True North, Pt. 2: Mission Accomplished

Here, we’ll continue to recount the tale of Dax’s recent trip, by float plane, from Sudbury to Yellowknife. If you missed the first installment, catch up here.

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Logging hours: Dax takes control of the Cessna 185 somewhere near Stony Rapids, SK.

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Forest fires had ravaged parts of northern Saskatchewan only a week earlier. Above, a view of the charred landscape.

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At long last, the fellows arrive to Yellowknife. Above, Pete ties up at the Wardair staff quarters.

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A 2700-kilometre journey is a heck of a way to build up an appetite. And what better way to celebrate a successful journey north than with a juicy bison ribeye steak at the Wildcat Café? The log cabin restaurant, which was founded in 1937 by a pair of fellows named Willie Wylie and Smokey Stout, is a designated heritage site.

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Weaver & Devore, a general bush outfitter, is even older than the Wildcat. Founded in 1936 by a pair of American prospectors, the store has supplied generations of northerners with just about anything an outdoorsman could need.

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Barcelona has Gaudi and Chicago has Frank Lloyd Wright, but who needs them? Yellowknife has the guy who built these houses.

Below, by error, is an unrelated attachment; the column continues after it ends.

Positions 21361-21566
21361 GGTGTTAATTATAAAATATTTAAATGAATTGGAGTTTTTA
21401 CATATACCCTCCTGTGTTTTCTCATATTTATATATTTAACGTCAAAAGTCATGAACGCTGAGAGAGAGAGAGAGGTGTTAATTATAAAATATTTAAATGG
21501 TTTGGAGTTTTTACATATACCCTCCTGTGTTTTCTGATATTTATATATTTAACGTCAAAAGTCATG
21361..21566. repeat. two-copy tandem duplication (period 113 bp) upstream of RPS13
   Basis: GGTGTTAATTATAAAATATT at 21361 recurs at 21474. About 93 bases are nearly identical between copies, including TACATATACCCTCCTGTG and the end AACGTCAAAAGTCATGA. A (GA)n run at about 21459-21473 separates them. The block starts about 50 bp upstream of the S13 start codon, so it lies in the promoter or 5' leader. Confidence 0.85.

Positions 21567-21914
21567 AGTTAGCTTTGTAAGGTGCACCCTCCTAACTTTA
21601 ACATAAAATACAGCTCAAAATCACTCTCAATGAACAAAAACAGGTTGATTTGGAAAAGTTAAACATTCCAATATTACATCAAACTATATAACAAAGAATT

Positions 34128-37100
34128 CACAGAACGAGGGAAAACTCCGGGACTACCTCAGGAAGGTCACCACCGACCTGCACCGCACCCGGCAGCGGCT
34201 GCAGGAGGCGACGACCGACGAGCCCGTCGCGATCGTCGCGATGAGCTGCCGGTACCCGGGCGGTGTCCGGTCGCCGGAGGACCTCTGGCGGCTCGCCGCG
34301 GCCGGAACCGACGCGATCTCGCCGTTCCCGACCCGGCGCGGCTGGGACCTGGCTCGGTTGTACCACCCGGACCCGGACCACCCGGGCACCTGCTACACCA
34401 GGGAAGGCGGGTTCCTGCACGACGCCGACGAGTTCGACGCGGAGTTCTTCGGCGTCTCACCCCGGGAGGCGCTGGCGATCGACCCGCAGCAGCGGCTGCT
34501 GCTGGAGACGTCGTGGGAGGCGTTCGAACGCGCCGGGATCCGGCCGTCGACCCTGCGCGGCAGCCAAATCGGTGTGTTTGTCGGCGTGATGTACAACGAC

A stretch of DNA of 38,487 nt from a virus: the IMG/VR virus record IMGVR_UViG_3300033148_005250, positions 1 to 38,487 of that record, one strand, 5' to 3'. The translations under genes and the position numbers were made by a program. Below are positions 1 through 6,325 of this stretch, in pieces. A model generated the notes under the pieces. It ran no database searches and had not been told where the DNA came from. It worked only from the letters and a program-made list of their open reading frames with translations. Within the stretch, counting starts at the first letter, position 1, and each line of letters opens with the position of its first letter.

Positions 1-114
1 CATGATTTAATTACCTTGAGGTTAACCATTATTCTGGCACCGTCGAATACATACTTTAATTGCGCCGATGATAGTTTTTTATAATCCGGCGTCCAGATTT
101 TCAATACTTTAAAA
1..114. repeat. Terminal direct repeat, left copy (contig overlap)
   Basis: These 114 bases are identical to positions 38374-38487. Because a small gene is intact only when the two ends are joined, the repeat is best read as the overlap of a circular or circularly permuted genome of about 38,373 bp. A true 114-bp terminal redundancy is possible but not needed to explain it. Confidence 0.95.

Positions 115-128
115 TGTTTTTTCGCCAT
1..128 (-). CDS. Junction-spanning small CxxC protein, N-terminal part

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You might know Buffalo Airways from such hard-hitting reality TV shows as “Ice Pilots NWT.” Of course, the airline itself, which has a fleet of nearly 50 planes, has been around for 40 years.

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The HQ of a younger airline: Air Tindi. It doesn’t have its own reality TV series. Yet.

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Thought “Land of the Midnight Sun” was only a figure of speech? Think again. Above, it’s past 11 p.m., and with the sun just starting to sink, the boys are catching pike off the dock.

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A handsome bunch: Dax and co. pose for a shot on the float of a turbo Otter that belongs to Canadian aviation legend Max Ward. If the plane looks like it’s sinking, just a little bit, don’t blame the guys (or the Wildcat Café). As the image below affirms, that plane was also carrying a good load.

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It may look heavy on the water, but it’s nothing this Otter, which has a powerful Garrett turbine engine, can’t handle. The plane is on its way to Max Ward’s camp about 400 kilometres north of Yellowknife. And so, too, are the fellas. How? Why? Where? Stay tuned for the answers to these questions, and more, in the next (and final) installment of True North.

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